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Weeki Wachee High students go back to 1800s to note changes in education

Students in Angela Kennedy’s English II class at Weeki Wachee High display boards they created for Heritage Day. Topics of “From Old Spring Hill to Weeki Wachee High School; How Education Has Changed” included discipline, transportation and rules for teachers.

Photo by PAULETTE LASH RITCHIE

Students in Angela Kennedy’s English II class at Weeki Wachee High display boards they created for Heritage Day. Topics of “From Old Spring Hill to Weeki Wachee High School; How Education Has Changed” included discipline, transportation and rules for teachers.

WEEKI WACHEE

With Hernando County Heritage Day approaching, Angela Kennedy, a history buff and Weeki Wachee High School English II teacher, saw a way to interest her students in their community while honing their academic skills.

The students prepared three tri-paneled boards that traced the history of local schools in their project: "From Old Spring Hill to Weeki Wachee High School; How Education Has Changed."

To Kennedy, the effort was a way to practice research skills, cooperation, writing, and comparing/contrasting. The students learned more than that.

Sabrina Luescher, 16, was particularly impressed with the school rules for teachers. In 1850, she said, teachers had to take water to school to boil for lunches. "And now, obviously, we have a cafeteria we go to. And the rules went into their social lives."

Teachers at that time were not allowed to be seen with a man other than her brother or father. "They weren't allowed to have a life," said Andriana Callahan. 14.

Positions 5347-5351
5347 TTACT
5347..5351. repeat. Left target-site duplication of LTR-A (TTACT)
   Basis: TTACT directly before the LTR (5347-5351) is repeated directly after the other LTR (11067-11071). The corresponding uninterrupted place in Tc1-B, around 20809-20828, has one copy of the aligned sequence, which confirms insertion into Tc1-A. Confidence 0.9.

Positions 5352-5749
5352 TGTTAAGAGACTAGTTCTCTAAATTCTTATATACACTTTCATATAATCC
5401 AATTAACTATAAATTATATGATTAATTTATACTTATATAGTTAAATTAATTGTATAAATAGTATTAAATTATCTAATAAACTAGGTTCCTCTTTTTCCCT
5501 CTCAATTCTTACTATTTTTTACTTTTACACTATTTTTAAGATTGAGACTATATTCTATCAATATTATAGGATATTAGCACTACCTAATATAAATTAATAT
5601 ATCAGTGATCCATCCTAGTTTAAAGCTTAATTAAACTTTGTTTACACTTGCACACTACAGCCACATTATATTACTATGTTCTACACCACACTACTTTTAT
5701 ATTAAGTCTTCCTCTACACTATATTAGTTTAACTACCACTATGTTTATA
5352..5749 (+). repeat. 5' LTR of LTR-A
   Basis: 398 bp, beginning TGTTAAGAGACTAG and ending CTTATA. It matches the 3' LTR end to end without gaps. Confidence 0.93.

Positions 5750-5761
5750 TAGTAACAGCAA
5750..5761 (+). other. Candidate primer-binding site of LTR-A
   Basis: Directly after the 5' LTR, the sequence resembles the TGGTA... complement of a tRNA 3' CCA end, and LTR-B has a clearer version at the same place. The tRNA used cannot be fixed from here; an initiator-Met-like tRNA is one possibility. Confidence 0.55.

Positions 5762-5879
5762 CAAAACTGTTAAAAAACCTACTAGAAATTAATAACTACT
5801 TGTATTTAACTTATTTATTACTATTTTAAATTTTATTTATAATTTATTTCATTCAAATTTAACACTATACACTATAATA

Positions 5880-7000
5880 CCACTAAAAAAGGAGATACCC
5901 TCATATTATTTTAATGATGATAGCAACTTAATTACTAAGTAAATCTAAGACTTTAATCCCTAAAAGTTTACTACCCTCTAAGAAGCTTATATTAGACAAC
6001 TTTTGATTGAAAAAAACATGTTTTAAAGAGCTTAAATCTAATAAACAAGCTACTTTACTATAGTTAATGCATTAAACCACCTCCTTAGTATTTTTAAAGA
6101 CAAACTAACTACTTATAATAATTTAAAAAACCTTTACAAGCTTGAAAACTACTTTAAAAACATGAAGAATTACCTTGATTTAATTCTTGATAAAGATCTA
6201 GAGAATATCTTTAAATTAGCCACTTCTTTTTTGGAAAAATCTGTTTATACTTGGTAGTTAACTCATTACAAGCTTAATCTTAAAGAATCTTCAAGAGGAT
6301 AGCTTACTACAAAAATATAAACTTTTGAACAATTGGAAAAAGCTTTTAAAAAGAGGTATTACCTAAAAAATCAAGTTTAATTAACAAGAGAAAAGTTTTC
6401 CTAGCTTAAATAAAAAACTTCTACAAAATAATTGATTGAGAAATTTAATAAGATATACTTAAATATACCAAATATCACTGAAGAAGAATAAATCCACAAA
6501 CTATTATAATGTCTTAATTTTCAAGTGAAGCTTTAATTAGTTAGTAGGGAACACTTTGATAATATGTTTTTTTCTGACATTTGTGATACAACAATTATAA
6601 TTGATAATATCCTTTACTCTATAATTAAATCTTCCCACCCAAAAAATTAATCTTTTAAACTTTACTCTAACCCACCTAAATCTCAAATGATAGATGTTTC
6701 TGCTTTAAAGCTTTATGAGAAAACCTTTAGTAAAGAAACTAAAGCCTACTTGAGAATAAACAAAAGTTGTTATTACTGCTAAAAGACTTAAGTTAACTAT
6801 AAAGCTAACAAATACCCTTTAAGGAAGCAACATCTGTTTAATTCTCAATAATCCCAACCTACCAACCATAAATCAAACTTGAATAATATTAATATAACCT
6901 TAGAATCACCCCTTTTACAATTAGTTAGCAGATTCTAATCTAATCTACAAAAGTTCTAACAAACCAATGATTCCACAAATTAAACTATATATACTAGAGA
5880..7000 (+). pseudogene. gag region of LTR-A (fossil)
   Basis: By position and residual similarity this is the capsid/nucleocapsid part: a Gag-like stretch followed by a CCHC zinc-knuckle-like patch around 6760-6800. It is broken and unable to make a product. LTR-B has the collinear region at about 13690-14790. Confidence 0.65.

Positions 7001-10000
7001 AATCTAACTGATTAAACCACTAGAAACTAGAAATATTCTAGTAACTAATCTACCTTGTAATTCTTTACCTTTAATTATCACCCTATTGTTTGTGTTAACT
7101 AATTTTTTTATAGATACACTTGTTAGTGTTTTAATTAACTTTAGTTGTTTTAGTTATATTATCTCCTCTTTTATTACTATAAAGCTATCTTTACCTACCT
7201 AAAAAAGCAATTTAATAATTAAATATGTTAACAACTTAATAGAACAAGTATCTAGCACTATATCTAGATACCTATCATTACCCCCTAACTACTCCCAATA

Leah Turner, 16, focused more on changes in physical buildings. "The schools changed also, like back then they had one room and now we have over 100 rooms," she said. "I find it quite nice."

Myles Cook, 16, Vanessa Moore, 16, and Steven James, 17, researched the courses and transportation of the earlier times. "In the 1850s," Myles said, "there was a lot of reading, writing and arithmetic." Boys studied drawing and art. Girls learned sewing, he said.

"Back then they had to walk to school," said Vanessa. This could have been as much as 10 miles in all kinds of weather. "Today you take the bus, because you can't really walk along (U.S.) 19," she said.

Steven concluded that, "Life back then in school was harder." But he said, "There weren't as many rules. They had different curricula. They were all in the same room."

William Peterman, 15, saw a difference in discipline between then and now. "Back in 1850, if you got in trouble in school, the trouble was taken home and you were punished, either with manual labor or (you) got beaten."

The panels containing all this history were taken to Heritage Day at the May-Stringer House in Brooksville last month.

It was "an event to celebrate the history of our county and this year the focus (was) on education," Kennedy said. "I decided to have the kids do this because it gave them something different to do to practice the skills for 10th grade and it gave them a purpose."

She said they did everything, forming their own groups, doing their own research and coming up with their own ideas. She did choose the size of the font for the panels. "I wanted all of them to look uniform," she said.

Weeki Wachee High students go back to 1800s to note changes in education 03/02/11 [Last modified: Wednesday, March 2, 2011 6:44pm]

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